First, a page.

Originally Posted by nzmal
We're looking at a couple of aluminium yachts at present, both of which require flights to view so we're yet to look through them.
A couple of things that have occurred to me that someone will likely have an answer for...
1. Unpainted aluminium oxidises and is low maintenance, I get this and like the concept... but does the oxidation leave blackening on hands and feet when contacted? I had an aluminium bar attached to a shingle rake at home and when I used it my hands ended up black from the oxide...
2. Is the noise from aluminium hull significantly greater in passage or at anchor than fibreglass boats?
3. Does the lighter construction necessarily create a less sea-kindly motion in passage or are there ways to overcome-compensate this?
4. I've read varying reports on the heat generated from unpainted decks in the Pacific climate, does anyone have a frame on this that comes from experience (is it too hot to walk on all day... or how is this overcome without painting?)
Two aluminum yachts I've worked on extensively and sailed/made passages on are a custom Palmer-Johnson 52' sloop
and a custom 54' cockpit
MY. The PJ was finished like a yacht: Awlgrip'd and varnished trim; the MY was finished like a nicer work boat, but mostly unpainted outside. The PJ had extensive corrosion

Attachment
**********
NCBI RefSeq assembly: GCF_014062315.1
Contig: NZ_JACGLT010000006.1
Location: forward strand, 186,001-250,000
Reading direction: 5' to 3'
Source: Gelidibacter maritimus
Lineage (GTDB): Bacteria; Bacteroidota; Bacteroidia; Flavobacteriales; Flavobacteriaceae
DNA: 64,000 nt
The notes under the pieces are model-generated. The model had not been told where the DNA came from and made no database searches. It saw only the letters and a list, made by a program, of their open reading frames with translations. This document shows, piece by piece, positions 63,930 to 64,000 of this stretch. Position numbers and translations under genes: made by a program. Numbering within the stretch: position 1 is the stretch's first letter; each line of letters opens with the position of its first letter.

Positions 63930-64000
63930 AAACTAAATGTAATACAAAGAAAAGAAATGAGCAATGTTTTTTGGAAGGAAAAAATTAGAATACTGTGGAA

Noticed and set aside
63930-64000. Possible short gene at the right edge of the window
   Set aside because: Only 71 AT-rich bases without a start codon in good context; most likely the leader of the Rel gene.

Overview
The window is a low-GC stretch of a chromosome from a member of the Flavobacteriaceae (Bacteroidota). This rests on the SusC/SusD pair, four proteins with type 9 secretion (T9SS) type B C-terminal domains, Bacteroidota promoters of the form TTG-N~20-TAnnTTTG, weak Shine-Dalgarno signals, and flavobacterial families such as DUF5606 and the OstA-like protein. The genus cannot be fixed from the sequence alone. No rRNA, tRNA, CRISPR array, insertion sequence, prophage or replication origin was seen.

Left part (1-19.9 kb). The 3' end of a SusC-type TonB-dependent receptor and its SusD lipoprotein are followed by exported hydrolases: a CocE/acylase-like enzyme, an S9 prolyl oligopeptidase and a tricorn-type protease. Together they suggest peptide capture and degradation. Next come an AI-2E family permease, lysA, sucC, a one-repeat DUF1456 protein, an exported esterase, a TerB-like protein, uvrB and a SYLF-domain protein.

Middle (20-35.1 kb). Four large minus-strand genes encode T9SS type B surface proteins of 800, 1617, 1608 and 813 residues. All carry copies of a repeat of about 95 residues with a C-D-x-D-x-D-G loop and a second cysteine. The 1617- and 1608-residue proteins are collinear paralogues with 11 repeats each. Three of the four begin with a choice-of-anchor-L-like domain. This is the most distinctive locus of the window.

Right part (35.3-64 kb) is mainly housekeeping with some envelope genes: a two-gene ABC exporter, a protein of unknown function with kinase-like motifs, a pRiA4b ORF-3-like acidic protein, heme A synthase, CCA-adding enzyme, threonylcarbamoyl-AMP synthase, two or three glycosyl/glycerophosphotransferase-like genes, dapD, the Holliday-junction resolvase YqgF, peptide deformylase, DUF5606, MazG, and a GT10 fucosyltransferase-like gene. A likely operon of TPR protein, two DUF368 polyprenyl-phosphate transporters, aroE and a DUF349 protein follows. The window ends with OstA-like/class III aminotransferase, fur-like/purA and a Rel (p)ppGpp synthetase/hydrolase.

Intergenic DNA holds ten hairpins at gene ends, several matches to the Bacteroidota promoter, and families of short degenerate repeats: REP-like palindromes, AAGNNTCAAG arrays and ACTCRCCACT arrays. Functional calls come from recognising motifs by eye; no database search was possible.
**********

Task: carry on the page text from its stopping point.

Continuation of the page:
issues, integral aluminum holding tank
, for one. The MY had none. As to your questions:
1--Bare aluminum oxidizes as it is exposed to weather
. Examples of this oxidation are everywhere for us to see, street light and sign poles being just an example. The surface oxidation can rub off on your hand or clothing
, if you rub hard enough. But on a yacht, regular washing
controls this to a great degree.
2--Generally, aluminum boats are very definitely noisier than wood boats; glass boats fall somewhere between them. Compare the sound made by your wooden chop sticks, against the lacquered wood bowl, with the sound of stainless flatware against an army stainless tray.
But there are many ways to partially compensate for this through thoughtful design and the use of damping and sound deadening materials.
3--In a well designed cruising boat the relatively small weight savings of aluminum construction (over composite construction) should not significantly affect its motion.
4--Metal is most unforgiving on bare feet. And decks require some type of non-skid. The crew of one famous yacht discovered they needed mountaineering boots to cope with an oh so slippery, bare aluminum diamond-plate deck. A teak
overlay can be exquisite, but it's costly and requires extra care. Sand in paint is pretty tough on exposed skin; Griptex is better. Treadmaster type coverings provide insulation
and can be more comfortable on bare feet, but stain easier and must be carefully glued down using epoxy
glue. Imitation teak
decks look, well, imitation...ugh!
As far as hot metal, aluminum makes a most excellent heat sink.